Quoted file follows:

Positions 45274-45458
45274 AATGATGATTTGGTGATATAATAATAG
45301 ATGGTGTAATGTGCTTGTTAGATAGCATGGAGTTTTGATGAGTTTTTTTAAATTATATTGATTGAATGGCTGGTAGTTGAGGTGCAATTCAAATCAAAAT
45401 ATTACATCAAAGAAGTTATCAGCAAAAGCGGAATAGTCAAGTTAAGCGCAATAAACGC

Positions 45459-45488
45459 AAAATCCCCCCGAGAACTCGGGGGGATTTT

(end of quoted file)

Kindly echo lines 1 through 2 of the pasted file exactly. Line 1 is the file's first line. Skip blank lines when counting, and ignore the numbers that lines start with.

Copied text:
Positions 45274-45458
45274 AATGATGATTTGGTGATATAATAATAG